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What it's like to live in Boulder, Colorado

March 12, 2014, 8:44 pm | This story has an Influence Score of 3021

By @mariocantin

A little use of Google Search / Maps and Wikipedia reveals that Boulder, Colorado is located approximately 30 minutes away from Denver at the base of the foothills of the Rocky Mountains at an elevation of 5,430 feet; and filled with smart, nice, funny outdoorsy, and often very unique people.

Frankly, a few perspectives are on offer regarding Boulder and its population. Ignoring the odd political slant and a couple of negative connotations regarding what seems to be a fairly vibrant hippie subculture, the general impressions are overwhelmingly positive.

Ranking high for quality of life, the city boasts more than 60 parks, an interesting yoga-studio-to-resident ratio, a flagship university, purity of air and water, and a dry climate. It is a perfect setting for outdoor activities, a foodie's dream, and a cultural hub.

Boulder's population is younger than the national average, largely due to the presence of university students. The estimated median household income is higher than the US national average.

Prior to Brad Feld's arrival to Boulder, who has gracefully accepted to be interviewed for this story, this Mid-West community was a perfect storm for entrepreneurship. Being already a successful entrepreneur, angel investor, and eventually a venture capitalist, this Boston transplant became essentially the catalyst for transforming Boulder into a full-fledged tech community -- not a small impact to have, and the undeniable mark of leadership.

To understand Brad Feld, you have to know what makes him tick. Reading his blog, one quickly realizes this is a deep thinker, always striving to learn, disarmingly willing to reveal any vulnerability; while being a loyal and compassionate human being on the one hand, and an "over-the-top-shrewd" business individual on the other.

His philosophy is "Live every minute that you have". Not surprising then that he would be a perfect fit for a city brimming with intellect and seemingly espousing his way of life.

Brad Feld was born in Blytheville, Arkansas on an air force base where he lived until he was one. His early memories are from Boston (where he resided until he was three). He then grew up in Dallas - living there from three until going to college at MIT in Cambridge, MA.

The interview began by me asking Brad how many cities he has lived in, all in all. He replied, " As a child - Blytheville, AK; Watertown, MA; and Dallas, TX. As an adult - Cambridge, MA; Boston, MA; Boulder, CO; Longmont, CO. My wife and I also have a house in Homer, AK (near where she grew up) and Keystone, CO."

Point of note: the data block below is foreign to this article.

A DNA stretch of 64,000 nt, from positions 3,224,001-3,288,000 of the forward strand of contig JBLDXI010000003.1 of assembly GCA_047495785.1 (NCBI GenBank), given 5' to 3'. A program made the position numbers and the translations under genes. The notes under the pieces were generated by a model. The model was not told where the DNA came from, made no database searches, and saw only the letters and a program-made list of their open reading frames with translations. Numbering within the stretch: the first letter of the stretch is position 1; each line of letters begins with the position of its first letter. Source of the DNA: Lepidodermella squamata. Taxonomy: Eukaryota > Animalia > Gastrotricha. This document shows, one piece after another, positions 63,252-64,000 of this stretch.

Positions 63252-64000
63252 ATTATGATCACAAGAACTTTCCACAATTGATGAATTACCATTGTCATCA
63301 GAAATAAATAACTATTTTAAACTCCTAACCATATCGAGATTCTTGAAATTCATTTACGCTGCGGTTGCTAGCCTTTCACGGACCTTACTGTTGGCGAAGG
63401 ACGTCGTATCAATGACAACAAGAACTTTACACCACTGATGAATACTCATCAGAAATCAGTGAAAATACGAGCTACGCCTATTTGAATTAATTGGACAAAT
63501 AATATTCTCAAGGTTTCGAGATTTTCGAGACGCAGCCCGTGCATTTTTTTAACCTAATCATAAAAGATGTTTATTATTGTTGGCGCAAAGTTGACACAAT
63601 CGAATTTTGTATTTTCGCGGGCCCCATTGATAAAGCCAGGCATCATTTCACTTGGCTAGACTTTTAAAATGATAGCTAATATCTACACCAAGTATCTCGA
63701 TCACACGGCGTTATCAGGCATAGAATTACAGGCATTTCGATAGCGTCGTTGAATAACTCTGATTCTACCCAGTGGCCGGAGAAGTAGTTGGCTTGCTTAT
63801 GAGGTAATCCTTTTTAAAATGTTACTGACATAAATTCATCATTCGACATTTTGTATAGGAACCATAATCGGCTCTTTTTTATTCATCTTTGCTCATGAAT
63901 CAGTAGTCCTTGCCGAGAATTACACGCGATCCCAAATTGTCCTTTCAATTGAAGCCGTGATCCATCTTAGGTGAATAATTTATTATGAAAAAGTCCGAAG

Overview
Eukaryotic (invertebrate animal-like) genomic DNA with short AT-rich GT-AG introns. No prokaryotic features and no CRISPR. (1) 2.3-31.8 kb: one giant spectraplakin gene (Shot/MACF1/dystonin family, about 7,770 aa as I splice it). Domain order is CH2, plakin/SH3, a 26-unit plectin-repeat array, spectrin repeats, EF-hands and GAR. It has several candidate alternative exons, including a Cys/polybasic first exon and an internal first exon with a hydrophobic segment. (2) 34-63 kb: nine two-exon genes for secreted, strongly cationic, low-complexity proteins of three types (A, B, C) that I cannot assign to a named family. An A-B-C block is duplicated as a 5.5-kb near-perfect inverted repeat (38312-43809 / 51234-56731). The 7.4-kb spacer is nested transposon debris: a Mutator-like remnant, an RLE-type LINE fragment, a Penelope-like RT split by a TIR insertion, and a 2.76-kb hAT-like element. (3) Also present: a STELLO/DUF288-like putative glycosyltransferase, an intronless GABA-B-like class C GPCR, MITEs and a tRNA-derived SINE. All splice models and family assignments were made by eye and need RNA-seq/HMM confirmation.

Referring to Boulder, I inquired as to what had brought him to make that particular choice. He went on to say, "After I sold my first company at 28, I told my wife Amy that we’d be out of Boston by the time I was 30. Neither of us viewed Boston - or New England - as home. She was from Alaska and I was from Dallas. A few months before my 30th birthday she told me she was moving to Boulder and I was welcome to come with her." Not without a touch of humor he added, "We were married at the time so it was an easy decision." On a more serious note he continued, " It was pretty random - we’d been to Boulder once and both loved the idea of living in Colorado, but we didn’t know anyone in Boulder. We figured if it didn’t work out we’d just keep going west."

"Awesome" was the couple's first impression of the rather small, sophisticated community tucked into the foothills (below a rock formation known as The Flatirons) that is Boulder, Colorado. "We loved it from the moment we got here."

Brad then stated that their initial perception has never changed since. They think Boulder is the best small city they’ve ever been in. And they absolutely love and treasure their time there.

I was curious as to what Brad has since discovered about the city that he simply couldn’t have known at the onset. He answered, "I had no sense of how 'smart' Boulder was. I knew it was a progressive town with plenty of hippy culture, but the broad level of intelligence, culture, and inquisitiveness surprised me. I love to learn. And there are endless opportunities to learn here." He also added, "Boulder is small - 100,000 people - but has an outsized personality. I expect many people that aren’t familiar with it think it’s a bigger place. There’s something awesome about a city of 100,000 people - big enough to be interesting but small enough that you can get your mind around it."

I asked Brad whether he thought most people who are used to larger cities would be able to positively adapt to life in Boulder. He replied, " Yes - because we did, and many of our friends who have moved here from NY, Boston, San Francisco, Los Angeles, and other large cities love it here."

If the thoughtful VC could change just about one thing about Boulder, it would be to impart it with an ethnic diversity closer to that of Boston.

As a well-known technology entrepreneur and VC, I queried whether Boulder provided Brad -- or for that matter, any of his partners at the Foundry Group -- with an advantage or comfort which he felt would be hard to find somewhere else. He basically expressed his fondness for being geographically away from places like the Bay area, as it lets him think more clearly about what is going on.

In summary, Brad Feld's take on the City of Boulder, Colorado, is that it is "open, free and full of ideas".

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